Goofing around with a camera at the Palm Springs Art Museum.

Those were the days. I wrote a couple of books there and I miss it.  But it may be time to embrace change and find a new place to inspire a word count.

--- Wendall


  1. I love this post! And I am just the opposite: I can’t write much in hotels.

    1. Ha! I always love hearing about other people's process, as we are all as unique in what works for us as we are in our prose, I think. Fondest to you, Sujata!

  2. I confess that I've never tried to write anywhere but at home, but I'm lucky to have no distractions. I bet I'd have learned to work in hotels, restaurants, and just about anywhere if I had small children. But I didn't start writing books until our son went off to college.

    1. Yes, Kim, you are lucky to have a a bit of a sanctuary now. For me it's partly being away from all the things in the house (like dust and bills) that are screaming for attention, but I also have a very charming and chatty husband, so there's that!

  3. Aha, we share a secret...I love writing in hotels for many of the same reasons as you do. And as far as coincidences go, old Palm Springs was a real favorite of mine. Hmm, come to think of it, I first went out there in the mid-1970s in my capacity as a lawyer. I was investigating a potential scandal involving one of the then major golf resort hotels and the subject of it was...drum roll please... writHing in hotels.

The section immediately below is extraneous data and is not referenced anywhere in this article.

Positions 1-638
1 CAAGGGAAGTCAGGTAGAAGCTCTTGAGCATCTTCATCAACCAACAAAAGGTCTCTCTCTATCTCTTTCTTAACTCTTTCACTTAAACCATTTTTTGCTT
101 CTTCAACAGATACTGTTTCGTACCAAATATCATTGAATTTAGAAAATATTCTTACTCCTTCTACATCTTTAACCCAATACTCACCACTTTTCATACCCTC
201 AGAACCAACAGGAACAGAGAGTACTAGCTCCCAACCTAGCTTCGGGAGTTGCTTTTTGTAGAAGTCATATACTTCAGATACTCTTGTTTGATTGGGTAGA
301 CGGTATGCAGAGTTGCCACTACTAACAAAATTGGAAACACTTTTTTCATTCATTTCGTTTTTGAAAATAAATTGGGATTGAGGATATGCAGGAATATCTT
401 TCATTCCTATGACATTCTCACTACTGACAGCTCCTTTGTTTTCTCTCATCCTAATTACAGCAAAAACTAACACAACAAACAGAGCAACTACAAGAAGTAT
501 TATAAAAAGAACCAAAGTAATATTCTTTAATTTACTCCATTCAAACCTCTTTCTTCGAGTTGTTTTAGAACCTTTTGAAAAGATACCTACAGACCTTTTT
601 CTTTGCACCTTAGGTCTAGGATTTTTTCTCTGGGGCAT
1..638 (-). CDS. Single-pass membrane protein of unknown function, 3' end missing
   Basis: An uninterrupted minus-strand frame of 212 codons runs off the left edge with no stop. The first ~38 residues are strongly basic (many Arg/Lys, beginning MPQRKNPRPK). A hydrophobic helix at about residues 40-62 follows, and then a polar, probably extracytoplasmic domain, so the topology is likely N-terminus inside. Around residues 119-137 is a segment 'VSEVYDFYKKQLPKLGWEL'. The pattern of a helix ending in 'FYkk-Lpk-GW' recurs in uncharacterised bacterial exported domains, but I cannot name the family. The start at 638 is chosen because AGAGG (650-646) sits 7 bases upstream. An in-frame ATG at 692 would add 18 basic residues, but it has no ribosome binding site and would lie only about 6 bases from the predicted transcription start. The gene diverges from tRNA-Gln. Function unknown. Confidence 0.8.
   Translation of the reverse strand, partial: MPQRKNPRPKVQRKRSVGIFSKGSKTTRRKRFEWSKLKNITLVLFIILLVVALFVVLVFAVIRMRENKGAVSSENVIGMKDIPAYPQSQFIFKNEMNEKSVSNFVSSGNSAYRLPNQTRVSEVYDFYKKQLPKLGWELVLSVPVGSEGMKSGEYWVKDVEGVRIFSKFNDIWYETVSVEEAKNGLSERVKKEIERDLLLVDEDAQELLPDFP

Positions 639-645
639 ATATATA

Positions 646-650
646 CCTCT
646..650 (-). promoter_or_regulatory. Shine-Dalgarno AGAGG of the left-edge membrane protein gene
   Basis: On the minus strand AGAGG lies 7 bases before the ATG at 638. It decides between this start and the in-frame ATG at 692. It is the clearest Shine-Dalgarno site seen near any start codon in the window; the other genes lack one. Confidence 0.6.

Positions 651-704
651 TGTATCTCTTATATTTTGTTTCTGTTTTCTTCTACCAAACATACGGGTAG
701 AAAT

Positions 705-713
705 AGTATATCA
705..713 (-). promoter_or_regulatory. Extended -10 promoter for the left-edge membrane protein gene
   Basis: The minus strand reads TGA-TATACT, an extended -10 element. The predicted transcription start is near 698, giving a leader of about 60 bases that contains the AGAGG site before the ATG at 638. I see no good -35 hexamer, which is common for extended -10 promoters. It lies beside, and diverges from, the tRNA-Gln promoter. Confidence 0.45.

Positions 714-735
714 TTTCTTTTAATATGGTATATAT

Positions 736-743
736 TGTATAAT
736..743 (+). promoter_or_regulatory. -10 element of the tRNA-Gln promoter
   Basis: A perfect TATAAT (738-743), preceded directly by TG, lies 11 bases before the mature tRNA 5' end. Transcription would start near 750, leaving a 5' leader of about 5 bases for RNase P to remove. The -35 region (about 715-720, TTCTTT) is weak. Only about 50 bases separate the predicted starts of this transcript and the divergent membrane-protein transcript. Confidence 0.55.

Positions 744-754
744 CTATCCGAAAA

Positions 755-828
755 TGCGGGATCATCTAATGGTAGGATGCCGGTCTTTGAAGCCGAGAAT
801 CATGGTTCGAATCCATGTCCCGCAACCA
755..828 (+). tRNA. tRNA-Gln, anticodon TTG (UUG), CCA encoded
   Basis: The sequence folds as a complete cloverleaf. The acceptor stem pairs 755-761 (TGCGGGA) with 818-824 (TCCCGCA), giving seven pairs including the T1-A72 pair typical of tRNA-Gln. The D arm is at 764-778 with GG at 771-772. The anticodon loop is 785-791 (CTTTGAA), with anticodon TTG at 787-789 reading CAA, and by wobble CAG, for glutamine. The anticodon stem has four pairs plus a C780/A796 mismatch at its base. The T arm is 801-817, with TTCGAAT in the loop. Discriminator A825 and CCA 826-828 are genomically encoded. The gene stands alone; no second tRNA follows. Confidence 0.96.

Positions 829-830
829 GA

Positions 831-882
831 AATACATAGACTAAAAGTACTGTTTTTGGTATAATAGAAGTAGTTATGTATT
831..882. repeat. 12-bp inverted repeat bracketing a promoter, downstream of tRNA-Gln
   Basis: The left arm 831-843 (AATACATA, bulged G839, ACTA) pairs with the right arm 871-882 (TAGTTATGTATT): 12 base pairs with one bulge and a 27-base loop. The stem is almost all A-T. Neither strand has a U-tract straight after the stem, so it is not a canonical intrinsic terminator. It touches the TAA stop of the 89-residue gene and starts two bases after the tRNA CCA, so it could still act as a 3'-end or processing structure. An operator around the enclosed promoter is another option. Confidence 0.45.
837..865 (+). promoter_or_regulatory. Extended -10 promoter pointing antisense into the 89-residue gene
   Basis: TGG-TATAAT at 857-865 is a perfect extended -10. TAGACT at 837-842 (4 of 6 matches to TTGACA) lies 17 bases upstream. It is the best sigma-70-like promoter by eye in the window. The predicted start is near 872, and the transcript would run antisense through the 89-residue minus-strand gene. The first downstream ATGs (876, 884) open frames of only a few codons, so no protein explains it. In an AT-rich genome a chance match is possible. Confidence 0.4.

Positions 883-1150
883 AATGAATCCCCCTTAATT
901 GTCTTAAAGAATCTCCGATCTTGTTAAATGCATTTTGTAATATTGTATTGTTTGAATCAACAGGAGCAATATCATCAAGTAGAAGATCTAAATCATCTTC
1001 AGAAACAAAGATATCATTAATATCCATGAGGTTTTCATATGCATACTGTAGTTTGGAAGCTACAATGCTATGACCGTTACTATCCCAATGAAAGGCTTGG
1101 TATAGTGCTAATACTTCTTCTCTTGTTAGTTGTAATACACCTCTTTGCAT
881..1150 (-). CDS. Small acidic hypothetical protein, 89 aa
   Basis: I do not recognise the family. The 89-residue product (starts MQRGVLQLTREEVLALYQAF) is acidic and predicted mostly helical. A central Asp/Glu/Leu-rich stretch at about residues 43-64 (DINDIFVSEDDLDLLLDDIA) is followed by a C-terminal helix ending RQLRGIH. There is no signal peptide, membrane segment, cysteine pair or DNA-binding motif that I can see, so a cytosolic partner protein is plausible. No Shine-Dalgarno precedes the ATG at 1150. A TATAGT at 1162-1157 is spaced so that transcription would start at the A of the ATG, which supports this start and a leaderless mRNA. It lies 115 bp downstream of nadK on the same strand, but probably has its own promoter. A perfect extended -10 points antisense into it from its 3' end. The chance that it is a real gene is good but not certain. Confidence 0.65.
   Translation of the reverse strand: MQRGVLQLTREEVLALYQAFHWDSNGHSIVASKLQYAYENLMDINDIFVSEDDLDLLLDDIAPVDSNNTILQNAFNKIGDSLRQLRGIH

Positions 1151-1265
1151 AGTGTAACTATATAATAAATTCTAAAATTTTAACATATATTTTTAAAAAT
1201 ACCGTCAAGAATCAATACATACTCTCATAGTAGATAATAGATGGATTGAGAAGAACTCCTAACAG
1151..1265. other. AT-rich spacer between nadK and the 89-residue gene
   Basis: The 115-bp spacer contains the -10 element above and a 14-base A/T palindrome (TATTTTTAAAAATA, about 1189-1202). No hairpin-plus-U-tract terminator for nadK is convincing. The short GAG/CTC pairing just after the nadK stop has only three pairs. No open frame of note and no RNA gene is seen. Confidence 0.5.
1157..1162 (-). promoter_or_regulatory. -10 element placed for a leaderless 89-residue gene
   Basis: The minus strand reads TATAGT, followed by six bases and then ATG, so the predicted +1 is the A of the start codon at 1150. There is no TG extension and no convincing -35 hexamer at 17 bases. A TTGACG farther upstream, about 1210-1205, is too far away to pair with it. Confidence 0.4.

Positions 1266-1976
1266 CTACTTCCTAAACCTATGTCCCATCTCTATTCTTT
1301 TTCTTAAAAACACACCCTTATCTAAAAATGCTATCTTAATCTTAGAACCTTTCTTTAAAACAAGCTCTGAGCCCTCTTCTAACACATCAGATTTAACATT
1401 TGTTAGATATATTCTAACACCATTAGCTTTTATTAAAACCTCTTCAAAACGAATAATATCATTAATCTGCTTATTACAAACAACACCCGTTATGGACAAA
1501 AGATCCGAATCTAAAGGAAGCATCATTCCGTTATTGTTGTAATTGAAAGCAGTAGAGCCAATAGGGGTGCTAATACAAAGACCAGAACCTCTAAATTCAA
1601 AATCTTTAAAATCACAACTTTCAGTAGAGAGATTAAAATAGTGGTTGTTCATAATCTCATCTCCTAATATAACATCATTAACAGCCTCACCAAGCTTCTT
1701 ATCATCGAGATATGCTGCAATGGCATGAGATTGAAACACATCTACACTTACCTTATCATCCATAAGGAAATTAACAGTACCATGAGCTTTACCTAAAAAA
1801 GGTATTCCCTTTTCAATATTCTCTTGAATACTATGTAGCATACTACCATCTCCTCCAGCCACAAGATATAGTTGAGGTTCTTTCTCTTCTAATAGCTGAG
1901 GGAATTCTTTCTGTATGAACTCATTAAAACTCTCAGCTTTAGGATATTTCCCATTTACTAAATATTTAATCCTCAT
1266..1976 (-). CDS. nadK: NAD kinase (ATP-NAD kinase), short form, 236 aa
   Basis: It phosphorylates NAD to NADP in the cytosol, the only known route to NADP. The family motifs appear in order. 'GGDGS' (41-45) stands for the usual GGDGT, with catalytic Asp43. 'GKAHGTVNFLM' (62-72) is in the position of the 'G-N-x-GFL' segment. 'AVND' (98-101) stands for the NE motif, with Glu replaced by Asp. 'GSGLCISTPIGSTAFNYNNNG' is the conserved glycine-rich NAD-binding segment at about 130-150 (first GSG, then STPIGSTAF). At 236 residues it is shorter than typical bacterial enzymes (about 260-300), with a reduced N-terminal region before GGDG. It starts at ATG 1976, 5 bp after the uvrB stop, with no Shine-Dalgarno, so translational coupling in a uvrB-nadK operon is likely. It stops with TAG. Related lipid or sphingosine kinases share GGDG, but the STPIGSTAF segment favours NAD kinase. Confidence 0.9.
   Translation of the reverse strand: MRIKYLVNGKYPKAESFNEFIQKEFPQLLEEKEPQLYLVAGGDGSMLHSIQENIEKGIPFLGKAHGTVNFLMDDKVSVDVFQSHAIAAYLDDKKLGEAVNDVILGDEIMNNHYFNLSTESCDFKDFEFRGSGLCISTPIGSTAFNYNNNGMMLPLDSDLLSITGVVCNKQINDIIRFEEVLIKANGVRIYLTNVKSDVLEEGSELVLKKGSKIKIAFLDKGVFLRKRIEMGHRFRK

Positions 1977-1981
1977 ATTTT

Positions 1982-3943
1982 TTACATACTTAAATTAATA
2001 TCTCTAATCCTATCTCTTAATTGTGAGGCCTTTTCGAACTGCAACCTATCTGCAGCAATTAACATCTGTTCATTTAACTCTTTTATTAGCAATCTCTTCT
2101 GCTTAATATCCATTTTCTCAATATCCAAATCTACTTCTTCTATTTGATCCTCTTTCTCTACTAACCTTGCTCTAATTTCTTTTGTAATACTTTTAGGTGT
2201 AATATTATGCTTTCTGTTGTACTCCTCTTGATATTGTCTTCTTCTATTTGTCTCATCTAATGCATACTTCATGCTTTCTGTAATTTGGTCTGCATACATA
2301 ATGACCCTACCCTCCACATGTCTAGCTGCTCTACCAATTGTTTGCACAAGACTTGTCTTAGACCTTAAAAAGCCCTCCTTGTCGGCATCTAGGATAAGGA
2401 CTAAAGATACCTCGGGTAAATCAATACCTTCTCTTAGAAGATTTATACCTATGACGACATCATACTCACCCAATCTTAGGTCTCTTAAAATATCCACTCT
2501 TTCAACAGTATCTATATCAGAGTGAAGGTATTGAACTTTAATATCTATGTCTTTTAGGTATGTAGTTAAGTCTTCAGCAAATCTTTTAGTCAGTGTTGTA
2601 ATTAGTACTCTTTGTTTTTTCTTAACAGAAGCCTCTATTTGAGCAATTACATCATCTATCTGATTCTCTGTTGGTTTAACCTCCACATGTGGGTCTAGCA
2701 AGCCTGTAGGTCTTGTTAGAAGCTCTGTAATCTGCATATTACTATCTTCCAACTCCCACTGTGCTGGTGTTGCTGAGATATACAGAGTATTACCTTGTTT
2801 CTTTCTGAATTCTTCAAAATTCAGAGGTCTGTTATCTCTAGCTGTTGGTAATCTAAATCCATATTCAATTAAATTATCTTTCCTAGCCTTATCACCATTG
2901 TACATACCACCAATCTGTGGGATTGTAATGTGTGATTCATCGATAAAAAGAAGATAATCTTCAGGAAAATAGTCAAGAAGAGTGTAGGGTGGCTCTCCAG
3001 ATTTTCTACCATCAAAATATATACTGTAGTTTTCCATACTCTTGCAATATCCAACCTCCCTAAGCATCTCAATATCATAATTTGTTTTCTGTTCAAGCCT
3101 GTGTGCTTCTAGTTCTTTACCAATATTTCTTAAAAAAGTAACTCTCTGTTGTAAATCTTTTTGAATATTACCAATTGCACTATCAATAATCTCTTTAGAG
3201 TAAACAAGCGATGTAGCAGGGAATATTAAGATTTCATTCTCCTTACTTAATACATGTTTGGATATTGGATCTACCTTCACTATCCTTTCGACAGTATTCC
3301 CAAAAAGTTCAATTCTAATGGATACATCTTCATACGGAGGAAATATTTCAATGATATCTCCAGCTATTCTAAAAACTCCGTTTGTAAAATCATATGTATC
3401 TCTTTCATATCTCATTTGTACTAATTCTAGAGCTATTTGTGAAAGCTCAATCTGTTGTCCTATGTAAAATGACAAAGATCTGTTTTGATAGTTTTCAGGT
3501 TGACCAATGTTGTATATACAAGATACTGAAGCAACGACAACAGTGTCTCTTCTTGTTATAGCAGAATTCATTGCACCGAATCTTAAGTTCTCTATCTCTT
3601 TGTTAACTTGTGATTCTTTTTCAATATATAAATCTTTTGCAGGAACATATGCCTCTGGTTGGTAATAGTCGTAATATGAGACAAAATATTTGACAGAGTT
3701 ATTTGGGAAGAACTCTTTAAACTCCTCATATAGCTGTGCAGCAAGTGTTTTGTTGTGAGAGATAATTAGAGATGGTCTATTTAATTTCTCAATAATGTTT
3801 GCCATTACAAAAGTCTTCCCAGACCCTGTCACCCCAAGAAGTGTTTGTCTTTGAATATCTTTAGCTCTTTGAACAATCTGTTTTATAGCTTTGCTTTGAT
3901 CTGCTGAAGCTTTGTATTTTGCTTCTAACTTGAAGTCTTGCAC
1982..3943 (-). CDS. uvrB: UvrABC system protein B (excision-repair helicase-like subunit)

4. I have pretty much been able to write anywhere, except when I was a caregiver without privacy and could not work at home. Then, I found that best of all possible retreats: the Allen Room at the New York Public Library. Now I am back to wherever I happen to be.

    1. The above from AA

    2. Libraries are my best alternative, AA, though they seem to be getting louder and louder, at least in LA, so I have to bring noise cancelling headphones! Safe travels. xx

  5. You make hotel-writing look so appealing!

    1. It is, for my Ovidia, but it's always about what inspires and what blocks, for everyone. I know some people find them too impersonal.